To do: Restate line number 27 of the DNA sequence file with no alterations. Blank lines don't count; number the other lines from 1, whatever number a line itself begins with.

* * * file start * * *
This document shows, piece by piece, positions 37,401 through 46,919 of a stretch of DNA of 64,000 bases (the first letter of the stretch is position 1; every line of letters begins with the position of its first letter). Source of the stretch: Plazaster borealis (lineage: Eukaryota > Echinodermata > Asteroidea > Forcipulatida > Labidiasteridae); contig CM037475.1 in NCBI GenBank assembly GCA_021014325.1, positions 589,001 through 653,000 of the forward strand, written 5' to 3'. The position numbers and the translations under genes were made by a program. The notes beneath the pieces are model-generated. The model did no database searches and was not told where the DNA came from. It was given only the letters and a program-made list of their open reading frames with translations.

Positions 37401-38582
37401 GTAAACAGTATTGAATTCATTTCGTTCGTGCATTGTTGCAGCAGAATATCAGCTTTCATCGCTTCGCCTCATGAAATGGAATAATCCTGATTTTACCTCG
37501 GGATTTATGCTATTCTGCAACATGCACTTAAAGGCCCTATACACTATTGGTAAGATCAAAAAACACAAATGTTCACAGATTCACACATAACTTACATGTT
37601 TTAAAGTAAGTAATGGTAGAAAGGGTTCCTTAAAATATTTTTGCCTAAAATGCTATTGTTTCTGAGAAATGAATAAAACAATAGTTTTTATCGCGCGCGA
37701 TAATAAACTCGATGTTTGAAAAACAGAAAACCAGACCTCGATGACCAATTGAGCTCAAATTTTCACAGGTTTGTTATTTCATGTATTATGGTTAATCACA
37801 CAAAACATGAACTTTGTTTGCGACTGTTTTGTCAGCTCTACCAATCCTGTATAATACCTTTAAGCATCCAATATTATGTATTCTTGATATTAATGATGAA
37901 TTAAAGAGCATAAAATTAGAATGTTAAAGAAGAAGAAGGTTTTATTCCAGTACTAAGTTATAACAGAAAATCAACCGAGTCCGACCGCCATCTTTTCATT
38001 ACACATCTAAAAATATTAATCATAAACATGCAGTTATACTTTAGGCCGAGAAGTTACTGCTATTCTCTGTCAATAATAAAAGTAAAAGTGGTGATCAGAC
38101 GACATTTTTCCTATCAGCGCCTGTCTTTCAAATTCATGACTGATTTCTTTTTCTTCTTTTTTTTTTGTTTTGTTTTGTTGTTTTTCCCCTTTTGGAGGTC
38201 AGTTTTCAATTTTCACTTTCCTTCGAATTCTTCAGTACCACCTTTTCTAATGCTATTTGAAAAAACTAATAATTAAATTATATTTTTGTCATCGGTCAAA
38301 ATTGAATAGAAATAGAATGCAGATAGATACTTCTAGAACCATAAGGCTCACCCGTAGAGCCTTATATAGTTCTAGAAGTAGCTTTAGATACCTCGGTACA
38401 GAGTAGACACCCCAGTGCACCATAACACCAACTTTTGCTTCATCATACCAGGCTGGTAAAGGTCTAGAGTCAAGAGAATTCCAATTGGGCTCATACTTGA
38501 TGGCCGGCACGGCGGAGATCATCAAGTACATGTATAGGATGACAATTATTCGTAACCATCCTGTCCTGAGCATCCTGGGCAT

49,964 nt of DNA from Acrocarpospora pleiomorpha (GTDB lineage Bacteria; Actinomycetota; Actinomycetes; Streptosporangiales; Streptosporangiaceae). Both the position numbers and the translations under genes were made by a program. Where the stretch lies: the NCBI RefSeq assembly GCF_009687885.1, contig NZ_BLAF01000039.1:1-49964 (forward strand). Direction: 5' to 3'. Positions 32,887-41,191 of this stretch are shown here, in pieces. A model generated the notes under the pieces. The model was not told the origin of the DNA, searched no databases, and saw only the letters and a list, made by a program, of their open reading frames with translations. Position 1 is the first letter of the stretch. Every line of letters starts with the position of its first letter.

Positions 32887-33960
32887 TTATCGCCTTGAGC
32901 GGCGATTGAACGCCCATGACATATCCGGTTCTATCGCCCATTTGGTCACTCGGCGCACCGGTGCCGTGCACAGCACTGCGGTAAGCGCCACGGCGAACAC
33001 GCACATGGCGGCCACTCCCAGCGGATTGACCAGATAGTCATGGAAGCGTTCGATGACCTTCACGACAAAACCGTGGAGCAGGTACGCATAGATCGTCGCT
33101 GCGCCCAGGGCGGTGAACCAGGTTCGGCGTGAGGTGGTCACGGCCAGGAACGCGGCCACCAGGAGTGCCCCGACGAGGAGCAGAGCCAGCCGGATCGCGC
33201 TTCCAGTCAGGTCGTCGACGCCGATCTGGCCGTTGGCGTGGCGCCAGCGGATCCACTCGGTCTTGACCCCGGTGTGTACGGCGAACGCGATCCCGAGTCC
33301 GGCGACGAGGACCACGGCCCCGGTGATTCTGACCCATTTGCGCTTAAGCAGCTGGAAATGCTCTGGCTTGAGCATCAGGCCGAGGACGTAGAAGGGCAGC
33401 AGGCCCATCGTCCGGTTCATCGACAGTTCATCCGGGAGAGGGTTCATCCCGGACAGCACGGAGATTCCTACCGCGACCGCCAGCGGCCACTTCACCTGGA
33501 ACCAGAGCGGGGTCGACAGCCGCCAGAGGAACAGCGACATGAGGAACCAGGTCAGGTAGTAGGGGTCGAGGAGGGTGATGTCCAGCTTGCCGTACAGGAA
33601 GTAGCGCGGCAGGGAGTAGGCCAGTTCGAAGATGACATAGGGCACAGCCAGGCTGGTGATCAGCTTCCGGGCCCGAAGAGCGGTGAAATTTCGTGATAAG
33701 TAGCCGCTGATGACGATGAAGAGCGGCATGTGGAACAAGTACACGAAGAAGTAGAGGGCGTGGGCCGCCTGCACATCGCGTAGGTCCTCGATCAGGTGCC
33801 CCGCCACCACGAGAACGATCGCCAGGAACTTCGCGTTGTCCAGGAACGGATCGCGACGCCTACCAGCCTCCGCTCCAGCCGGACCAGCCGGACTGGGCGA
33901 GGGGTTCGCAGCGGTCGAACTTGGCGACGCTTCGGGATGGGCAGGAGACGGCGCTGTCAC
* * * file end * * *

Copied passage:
33801 CCGCCACCACGAGAACGATCGCCAGGAACTTCGCGTTGTCCAGGAACGGATCGCGACGCCTACCAGCCTCCGCTCCAGCCGGACCAGCCGGACTGGGCGA